Just hang in there, follow the programme, enjoy the running, and the fresh air if you are doing it outside and keep going. You are doing well and you will get there.

  • Wow that is an interesting fact! Thanks! Can I just ask, do your legs ache when you run? I know it's very early days for me and my body's adapting (it must be reeling from the shock!) but literally as each foot touches down it is quite painful. I bought my running shoes from Sports Direct - they're Adidas, specifically for running but I'm wondering if a visit to a specialist running shop could be in order as I progress. Just really wanted to avoid spending lots of money early on, as one of the reasons this appealed to me was the initially low outlay.

    I am hearted reading your post though. At this moment the thought of running for 5 minutes non-stop, let along 45 minutes seems a far off dream!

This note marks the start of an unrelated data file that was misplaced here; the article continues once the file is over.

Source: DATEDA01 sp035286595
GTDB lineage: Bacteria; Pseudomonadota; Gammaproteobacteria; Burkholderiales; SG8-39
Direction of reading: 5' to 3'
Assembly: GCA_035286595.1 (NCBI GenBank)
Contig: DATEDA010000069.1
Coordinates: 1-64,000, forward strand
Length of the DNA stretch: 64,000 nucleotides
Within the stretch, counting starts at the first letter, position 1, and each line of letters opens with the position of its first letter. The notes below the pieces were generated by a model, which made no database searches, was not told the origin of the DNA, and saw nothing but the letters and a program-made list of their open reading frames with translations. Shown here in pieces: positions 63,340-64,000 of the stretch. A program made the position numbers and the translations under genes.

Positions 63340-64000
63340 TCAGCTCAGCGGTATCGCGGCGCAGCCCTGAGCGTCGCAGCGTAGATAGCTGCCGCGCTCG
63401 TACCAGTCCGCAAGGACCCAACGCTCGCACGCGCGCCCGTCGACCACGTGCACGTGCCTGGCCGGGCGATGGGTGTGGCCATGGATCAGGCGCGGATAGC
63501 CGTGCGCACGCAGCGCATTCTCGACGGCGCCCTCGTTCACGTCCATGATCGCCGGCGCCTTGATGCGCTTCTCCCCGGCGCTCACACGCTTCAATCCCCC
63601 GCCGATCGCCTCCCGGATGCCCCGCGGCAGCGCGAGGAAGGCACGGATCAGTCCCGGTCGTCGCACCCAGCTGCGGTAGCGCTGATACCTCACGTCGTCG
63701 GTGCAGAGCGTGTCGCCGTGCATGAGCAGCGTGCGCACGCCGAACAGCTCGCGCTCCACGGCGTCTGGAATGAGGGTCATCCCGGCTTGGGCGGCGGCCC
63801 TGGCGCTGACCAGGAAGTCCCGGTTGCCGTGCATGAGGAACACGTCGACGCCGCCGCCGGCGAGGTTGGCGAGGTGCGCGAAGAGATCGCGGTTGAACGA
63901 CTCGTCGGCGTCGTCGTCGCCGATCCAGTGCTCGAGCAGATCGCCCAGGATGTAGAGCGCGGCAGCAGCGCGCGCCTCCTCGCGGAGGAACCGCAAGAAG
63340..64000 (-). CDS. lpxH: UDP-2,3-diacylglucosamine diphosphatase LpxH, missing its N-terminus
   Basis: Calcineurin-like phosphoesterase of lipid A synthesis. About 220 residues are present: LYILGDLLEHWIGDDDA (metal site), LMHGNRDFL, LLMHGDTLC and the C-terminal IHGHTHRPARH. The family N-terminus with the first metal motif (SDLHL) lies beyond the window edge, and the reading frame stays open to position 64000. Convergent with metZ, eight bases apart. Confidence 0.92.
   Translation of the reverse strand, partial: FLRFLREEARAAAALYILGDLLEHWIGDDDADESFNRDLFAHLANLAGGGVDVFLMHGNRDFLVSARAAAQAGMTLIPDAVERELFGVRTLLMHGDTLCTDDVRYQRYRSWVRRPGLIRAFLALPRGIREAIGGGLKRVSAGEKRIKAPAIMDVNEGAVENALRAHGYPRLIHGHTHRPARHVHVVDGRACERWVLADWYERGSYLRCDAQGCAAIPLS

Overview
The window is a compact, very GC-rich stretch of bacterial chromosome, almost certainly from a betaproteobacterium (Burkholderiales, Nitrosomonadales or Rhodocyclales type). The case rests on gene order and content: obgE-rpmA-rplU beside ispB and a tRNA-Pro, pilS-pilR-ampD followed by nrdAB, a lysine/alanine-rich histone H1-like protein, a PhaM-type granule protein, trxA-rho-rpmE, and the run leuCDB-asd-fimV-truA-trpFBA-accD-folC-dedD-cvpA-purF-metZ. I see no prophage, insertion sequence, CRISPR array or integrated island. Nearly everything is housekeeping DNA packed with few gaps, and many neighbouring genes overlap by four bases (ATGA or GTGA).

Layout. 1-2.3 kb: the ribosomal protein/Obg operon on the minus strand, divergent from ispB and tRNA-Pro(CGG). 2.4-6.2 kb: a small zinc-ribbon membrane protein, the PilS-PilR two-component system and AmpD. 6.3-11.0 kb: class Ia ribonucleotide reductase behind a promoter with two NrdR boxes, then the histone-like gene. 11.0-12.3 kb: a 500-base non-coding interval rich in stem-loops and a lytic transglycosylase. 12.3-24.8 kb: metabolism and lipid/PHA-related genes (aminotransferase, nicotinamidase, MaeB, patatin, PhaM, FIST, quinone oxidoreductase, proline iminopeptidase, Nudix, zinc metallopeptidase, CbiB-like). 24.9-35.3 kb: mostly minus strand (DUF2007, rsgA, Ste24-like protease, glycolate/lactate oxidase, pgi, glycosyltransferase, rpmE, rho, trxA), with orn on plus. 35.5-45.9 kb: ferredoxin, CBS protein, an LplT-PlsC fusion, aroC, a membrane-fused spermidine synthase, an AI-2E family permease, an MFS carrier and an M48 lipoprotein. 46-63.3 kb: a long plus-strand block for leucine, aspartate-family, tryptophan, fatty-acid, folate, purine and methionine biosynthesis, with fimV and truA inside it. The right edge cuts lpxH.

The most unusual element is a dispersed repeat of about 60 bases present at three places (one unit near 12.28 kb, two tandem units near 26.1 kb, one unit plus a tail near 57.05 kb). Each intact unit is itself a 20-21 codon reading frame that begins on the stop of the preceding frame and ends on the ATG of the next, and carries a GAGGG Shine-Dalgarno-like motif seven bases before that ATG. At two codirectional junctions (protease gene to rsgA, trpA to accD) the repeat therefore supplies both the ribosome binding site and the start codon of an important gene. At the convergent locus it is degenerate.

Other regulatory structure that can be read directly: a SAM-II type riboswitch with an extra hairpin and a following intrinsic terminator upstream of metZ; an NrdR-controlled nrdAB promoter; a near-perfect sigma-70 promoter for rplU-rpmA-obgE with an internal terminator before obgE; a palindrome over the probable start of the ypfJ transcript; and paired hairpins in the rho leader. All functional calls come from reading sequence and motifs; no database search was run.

• Hey Jesse,

    I think all of us suffer a bit of leg pain certainly at the start or when increasing distances/speed. Is the pain from muscles or does it seem to be more bone or pressure related? Does it last beyond the run or is it strictly a during the run problem?

    For me it is definitely muscles tensing and feeling strained, and eases off once I get going, particularly if I consciously think about relaxing them or slow my pace. A longer warm-up walk before running can help. Also taking extra rest days - maybe running with 2 days in between runs to give your body more recovery time might help.

    If it is pressure of your feet hitting the ground transmitting up to your leg muscles, maybe trying to run less heavily, keeping your feet closer to the ground as you pace, might help - imagine you are trying to place your feet down quietly rather than thumping them down or running pell-mell. This will slow you down, but at this point what you are aiming for is stamina - speed will come later. You should be aiming for a smooth even gait without bounce.

    If it feels like it is a bone issue you might want to talk to a doctor or a physio.